There's No Place Like Home: Understanding Unconditional Love
Unconditional Love: a phrase many have heard but may not fully understand in terms of the important role it plays in child-rearing. The truth is that in order to grow into (optimally) emotionally healthy adults, children need to be the beneficiaries of unconditional love and effective parental leadership. Though both are important, unless a child feels loved unconditionally, parents cannot lead effectively. But what does unconditional love look like in action and how is it best conveyed to children?
Simply defined, unconditional love is love without condition; no strings attached. It doesn’t have to be earned nor is it dependent on feelings. Feelings fluctuate, unconditional love does not. It is what mature love encompasses and what children deserve. Unconditional love is loving children for who they are, not what they do. Unconditional love involves acting thoughtfully in a particular way, not reacting thoughtlessly at a particular moment.
At its core, unconditional love involves trust. Security for children is being able to trust that their parents’ will always be there for them. Synonymous with feeling completely safe, there are many children today living in households in which feeling safe is not guaranteed. For those children, unconditional love is elusive at best and non-existent at worst. Without the anchor that unconditional love provides, resentment, anger, even illogical or irrational thinking become ripe for the taking.
Ensuring that children feel unequivocally loved requires deliberate parental nurturing. When consistently implemented, the following actions convey unconditional parental love to children:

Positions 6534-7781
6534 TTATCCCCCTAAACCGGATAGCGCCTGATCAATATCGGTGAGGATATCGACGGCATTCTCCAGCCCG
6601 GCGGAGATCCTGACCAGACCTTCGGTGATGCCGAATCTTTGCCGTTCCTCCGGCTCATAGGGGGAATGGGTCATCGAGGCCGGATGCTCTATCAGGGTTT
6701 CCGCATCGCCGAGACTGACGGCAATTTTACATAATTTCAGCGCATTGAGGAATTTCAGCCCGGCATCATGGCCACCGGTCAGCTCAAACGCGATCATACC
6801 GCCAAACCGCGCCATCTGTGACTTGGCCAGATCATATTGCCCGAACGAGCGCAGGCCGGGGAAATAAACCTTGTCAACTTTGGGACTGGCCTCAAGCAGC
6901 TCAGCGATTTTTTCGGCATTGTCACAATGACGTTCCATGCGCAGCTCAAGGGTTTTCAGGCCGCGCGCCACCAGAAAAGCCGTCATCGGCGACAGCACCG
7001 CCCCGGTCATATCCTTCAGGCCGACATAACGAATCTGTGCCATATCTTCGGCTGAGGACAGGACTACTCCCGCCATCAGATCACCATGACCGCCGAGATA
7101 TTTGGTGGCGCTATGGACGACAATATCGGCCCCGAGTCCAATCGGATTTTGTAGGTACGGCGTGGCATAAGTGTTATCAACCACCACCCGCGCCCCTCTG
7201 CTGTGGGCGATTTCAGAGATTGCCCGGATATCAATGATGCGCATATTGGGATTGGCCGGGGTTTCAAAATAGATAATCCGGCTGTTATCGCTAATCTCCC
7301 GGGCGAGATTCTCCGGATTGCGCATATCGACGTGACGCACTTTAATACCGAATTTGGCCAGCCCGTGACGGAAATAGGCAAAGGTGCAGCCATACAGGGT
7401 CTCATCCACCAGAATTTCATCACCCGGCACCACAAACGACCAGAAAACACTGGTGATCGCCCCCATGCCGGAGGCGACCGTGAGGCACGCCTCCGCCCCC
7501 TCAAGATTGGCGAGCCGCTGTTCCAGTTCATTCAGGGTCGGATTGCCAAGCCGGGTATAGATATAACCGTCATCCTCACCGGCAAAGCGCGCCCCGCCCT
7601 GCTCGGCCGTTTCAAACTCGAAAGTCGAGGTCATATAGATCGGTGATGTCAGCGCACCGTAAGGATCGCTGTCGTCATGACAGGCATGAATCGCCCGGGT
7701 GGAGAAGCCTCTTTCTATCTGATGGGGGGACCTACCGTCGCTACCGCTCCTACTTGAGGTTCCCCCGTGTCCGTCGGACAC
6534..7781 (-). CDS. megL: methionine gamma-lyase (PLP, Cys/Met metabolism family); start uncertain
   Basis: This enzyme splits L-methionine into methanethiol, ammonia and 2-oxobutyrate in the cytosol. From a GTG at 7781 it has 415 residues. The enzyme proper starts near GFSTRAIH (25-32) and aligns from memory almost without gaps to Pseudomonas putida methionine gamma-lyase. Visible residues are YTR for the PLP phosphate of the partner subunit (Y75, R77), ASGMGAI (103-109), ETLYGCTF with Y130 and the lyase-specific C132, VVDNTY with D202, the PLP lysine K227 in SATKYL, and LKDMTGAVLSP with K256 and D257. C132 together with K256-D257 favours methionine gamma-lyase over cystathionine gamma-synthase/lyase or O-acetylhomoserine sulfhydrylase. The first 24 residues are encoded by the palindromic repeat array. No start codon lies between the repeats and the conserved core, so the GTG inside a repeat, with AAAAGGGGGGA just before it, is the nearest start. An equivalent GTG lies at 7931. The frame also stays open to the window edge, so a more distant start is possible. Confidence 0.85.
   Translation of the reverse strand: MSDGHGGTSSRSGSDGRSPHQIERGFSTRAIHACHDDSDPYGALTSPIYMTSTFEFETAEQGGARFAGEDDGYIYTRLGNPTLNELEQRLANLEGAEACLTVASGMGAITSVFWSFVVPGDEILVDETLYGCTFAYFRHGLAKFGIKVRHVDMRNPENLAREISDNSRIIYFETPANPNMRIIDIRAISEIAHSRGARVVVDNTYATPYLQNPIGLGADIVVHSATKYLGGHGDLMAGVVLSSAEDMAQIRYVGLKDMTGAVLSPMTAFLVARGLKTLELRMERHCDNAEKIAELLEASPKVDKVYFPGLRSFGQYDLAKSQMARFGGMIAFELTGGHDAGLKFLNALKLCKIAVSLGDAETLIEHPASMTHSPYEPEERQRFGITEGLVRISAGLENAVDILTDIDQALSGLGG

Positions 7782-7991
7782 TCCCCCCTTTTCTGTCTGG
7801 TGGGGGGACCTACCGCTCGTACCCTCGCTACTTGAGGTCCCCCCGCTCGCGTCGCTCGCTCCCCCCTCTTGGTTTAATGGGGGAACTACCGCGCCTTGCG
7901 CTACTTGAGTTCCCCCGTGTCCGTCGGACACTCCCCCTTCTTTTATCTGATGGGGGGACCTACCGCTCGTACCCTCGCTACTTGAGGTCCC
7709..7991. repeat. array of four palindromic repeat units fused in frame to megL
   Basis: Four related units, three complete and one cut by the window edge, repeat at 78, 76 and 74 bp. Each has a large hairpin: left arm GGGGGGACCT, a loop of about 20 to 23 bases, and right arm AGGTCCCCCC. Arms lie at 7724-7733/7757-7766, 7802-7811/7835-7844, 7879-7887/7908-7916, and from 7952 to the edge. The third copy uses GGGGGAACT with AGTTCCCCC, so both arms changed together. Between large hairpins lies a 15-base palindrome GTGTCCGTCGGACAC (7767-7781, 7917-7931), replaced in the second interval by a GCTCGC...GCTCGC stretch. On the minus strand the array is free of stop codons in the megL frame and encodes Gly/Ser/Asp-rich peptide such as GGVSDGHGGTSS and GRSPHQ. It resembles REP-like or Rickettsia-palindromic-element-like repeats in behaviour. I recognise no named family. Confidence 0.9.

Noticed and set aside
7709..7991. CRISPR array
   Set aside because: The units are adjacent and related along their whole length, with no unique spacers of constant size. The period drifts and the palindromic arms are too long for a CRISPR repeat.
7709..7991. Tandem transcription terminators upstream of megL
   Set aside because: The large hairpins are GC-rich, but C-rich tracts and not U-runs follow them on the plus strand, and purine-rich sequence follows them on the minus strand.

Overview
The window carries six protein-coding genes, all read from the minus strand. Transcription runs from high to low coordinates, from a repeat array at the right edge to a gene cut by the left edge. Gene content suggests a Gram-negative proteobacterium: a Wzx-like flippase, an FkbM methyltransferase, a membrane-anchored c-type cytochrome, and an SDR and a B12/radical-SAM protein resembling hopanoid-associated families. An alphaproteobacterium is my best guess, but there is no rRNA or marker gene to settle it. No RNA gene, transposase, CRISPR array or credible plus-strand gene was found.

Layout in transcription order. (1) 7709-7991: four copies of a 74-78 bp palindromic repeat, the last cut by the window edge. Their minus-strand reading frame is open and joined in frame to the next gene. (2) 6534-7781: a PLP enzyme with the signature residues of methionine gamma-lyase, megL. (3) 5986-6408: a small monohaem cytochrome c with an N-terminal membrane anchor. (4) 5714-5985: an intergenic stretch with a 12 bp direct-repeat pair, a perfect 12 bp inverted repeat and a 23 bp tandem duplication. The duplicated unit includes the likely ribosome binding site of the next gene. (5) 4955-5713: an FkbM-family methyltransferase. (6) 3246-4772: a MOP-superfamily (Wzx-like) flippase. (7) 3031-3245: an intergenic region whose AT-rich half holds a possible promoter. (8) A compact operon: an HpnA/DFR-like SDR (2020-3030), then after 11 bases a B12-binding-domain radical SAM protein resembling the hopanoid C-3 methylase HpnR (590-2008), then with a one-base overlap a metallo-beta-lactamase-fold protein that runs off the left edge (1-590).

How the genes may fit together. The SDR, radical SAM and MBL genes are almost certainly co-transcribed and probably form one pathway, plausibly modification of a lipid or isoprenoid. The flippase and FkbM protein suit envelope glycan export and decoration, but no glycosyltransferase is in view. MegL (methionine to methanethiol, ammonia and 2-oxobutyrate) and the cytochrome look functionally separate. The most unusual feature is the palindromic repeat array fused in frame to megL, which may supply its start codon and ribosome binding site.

1. Ensuring that each child in the family feels a healthy uniqueness – Children need to feel that they have their own space in the family, are valued as family members, and accepted as unique beings.
2. Making sure each child feels connected – Regularly engaging in family activities such as chores, home projects, family games and outings as well as establishing family traditions makes children feel connected and loved.
3. Modeling family values – Modeling for children what is right morally and socially provides a framework for family life/expectations. Ensuring that all understand the reasons for, and importance of the family’s values unifies the family unit.
4. Instilling in each child a sense of autonomy – Allowing children to experience the independence needed to demonstrate their understanding of the family’s core values provides a sense of empowerment. Exhibiting parental trust by permitting each child to make age-appropriate decisions that include addressing challenges as well as learning from mistakes instills confidence.
Though not always easy, when it comes to loving children unconditionally, it is important that parents:
· Never apply provisional criteria or conditions
· Avoid connections with praise or criticism
· Act consistently, without faltering (regardless of a child’s actions)
· Never expect something in return
· Always act unselfishly
In today’s culture, consistency is difficult for many parents to maintain. When parental actions and reactions are inconsistent, children are left to chase a moving target with hit-or-miss success. Consistency is key to children feeling confident in their parent’s love. As such, ensuring that they feel loved unconditionally is a responsibility that falls directly on parents.
In the movie classic, The Wizard of Oz, the main character, Dorothy, is on a journey to return home, the place where she feels the greatest sense of security and acceptance. All children deserve to experience that same type of love and all children deserve to feel, just as Dorothy did, that there is no place like home.
© Sharon Knapp Lamberth, April 2023